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Tuesday, May 25, 2010

Womack: Why getting a lot of Hall of Fame votes matters

Womack: More than he can stand.

I logged into my Google Analytics account this morning and was surprised to see that I got a bunch of traffic yesterday from a Web site called Baseball Think Factory.

...I looked at every Hall of Fame ballot from 1936 to 1980 this evening. Out of the 104 men who received at least 30% of the vote at least once from the Baseball Writers Association of America in those years, 97 are now in Cooperstown (the seven players who aren’t enshrined are: Phil Cavarretta, Gil Hodges, Marty Marion, Hank Gowdy, Allie Reynolds, Johnny Sain, and Maury Wills.) The honorees aren’t just guys who made the Hall of Fame in a walk. The writers inducted 61 men (some, like Duke Snider, past their 10th ballots), the Veterans Committee enshrined another 24, and an Old-Timers Committee tabbed the remaining dozen.

Basically, if a player gets at least 30% of the vote at any time he’s on the Hall of Fame ballot, there is a better than 95% chance he will eventually get a plaque. It may take a long time, like it did with Tony Lazzeri who was enshrined 35 years after the first time he cracked 30 percent of the BBWAA vote, but it’ll happen. The longer it takes for a guy to get enshrined, the more he rises in the Hall of Fame +/- rankings.

I stand by my “made-up stat.”

Repoz Posted: May 25, 2010 at 12:06 PM | 16 comment(s) Login to Bookmark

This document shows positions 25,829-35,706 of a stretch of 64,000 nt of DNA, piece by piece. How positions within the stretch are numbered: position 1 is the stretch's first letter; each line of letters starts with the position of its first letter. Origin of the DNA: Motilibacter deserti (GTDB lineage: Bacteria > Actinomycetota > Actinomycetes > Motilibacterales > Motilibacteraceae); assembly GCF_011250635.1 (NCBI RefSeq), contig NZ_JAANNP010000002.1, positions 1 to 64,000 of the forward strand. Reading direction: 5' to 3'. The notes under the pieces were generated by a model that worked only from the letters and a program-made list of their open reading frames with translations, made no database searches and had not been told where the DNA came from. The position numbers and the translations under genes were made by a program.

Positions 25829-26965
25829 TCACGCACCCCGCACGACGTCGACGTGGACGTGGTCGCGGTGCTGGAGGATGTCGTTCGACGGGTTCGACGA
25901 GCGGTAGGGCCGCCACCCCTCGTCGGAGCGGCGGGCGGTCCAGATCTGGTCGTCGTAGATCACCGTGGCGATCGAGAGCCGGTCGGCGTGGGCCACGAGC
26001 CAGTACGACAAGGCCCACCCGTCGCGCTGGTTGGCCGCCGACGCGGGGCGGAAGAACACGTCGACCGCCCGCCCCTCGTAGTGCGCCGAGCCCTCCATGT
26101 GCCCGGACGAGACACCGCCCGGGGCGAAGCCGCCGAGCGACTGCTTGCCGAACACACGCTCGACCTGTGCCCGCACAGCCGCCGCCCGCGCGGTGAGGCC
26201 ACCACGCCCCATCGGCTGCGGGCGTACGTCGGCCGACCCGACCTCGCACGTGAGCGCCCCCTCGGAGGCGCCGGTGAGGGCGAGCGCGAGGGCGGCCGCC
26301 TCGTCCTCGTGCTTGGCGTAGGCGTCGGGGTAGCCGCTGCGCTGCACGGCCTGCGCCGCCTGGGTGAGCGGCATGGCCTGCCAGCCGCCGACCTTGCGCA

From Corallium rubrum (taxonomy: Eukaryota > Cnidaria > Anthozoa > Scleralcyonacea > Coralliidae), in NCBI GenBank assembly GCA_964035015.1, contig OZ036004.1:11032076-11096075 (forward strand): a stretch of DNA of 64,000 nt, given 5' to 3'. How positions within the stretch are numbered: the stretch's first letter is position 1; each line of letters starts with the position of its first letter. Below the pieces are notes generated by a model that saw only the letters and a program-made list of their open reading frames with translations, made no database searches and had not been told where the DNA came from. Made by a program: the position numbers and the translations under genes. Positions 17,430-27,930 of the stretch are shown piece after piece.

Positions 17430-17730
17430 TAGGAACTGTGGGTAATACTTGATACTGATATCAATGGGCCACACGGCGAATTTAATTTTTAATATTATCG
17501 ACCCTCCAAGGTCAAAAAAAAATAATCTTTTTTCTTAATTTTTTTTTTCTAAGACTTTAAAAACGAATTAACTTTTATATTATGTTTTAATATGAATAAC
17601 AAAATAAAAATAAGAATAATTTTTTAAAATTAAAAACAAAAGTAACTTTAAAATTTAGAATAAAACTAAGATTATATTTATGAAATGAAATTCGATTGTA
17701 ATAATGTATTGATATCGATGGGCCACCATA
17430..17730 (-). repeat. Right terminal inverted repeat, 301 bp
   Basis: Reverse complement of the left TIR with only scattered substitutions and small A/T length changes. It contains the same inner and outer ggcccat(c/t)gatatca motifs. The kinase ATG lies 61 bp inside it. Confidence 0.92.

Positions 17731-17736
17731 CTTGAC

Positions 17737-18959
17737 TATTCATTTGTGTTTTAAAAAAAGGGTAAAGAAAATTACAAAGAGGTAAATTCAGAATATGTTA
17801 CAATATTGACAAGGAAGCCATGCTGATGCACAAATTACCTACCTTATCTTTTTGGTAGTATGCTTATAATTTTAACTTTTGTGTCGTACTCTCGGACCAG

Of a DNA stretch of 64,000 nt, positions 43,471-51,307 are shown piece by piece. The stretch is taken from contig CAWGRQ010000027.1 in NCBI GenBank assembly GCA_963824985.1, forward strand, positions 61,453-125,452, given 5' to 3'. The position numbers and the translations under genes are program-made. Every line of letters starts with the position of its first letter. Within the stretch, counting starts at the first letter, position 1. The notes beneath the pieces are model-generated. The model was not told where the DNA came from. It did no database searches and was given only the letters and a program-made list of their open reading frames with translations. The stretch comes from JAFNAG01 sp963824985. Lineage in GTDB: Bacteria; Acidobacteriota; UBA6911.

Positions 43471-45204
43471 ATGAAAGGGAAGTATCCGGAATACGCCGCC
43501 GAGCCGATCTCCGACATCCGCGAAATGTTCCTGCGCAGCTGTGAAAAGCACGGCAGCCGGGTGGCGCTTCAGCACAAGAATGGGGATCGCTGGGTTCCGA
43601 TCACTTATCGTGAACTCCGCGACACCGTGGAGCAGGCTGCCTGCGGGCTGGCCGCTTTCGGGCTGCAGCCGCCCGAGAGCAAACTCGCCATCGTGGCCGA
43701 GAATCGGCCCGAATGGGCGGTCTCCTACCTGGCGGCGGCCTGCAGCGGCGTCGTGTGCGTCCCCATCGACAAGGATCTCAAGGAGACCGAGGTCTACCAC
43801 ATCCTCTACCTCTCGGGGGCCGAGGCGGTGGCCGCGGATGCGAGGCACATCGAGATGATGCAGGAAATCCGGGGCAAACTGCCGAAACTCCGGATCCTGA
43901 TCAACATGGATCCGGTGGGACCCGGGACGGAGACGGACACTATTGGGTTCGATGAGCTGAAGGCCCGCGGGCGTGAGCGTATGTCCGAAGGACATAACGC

Tags: hall of fame, history, site news

Reader Comments and Retorts

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Statements posted here are those of our readers and do not represent the BaseballThinkFactory. Names are provided by the poster and are not verified. We ask that posters follow our submission policy. Please report any inappropriate comments.

   1. Jose is an Absurd Doubles Machine Posted: May 25, 2010 at 12:18 PM (#3542084)
Basically, if a player gets at least 30% of the vote at any time he’s on the Hall of Fame ballot, there is a better than 95% chance he will eventually get a plaque


Players who get lots of votes for the Hall of Fame often get elected.

Womack isn't wrong, but I just don't see anything illuminating here. And really, this would all be better if it was Tony Womack.
   2. There are a lot of good people in alt-Shooty Posted: May 25, 2010 at 12:31 PM (#3542093)
I stand by my offer to bet just about anything that Maury Wills, Gil Hodges and all the rest won't make the HOF in the next 30 years.
   3. Dan The Mediocre is one of "the rest" Posted: May 25, 2010 at 12:46 PM (#3542106)
I still don't see what this stat is supposed to tell us. The Veteran's Committee sucked? A few players got a lot of votes despite not deserving it? I just don't see why we should care.
   4. Misirlou doesn't live in the restaurant Posted: May 25, 2010 at 01:11 PM (#3542120)
Hodges might, and Santo will, but not the rest. Certainly not Wills nor Kuenn nor Maris.

I wrote in the other Womack thread that he is making a classic logical fallacy with his "at least 30% of the vote" obsession, of having a minimum qualification of belonging to the group but no maximum. Yes, the vast majority of players to achieve at least 30% are in the hall, because the vast majority of players to achieve 30% got far more than 30%. It's like my analogy of the 2500 hit club. Just because the vast majority of players with at least 2500 hits is in the hall doesn't mean that Garrett Anderson or Steve Finley or Luis Gonzalez or Bill Buckner have a good chance.

The other thing he overlooks, in trying to promote his prediction tool, is the circumstances of a players vote totals. 2 cases:

Luis Tiant. Tiant broke the magical 30% barrier, once, in his debut in 1988 on a very weak ballot. He quickly lost support, nearly falling off at one time, and only once in his 15 years on the ballot got as much as half the 31% he got in his debut.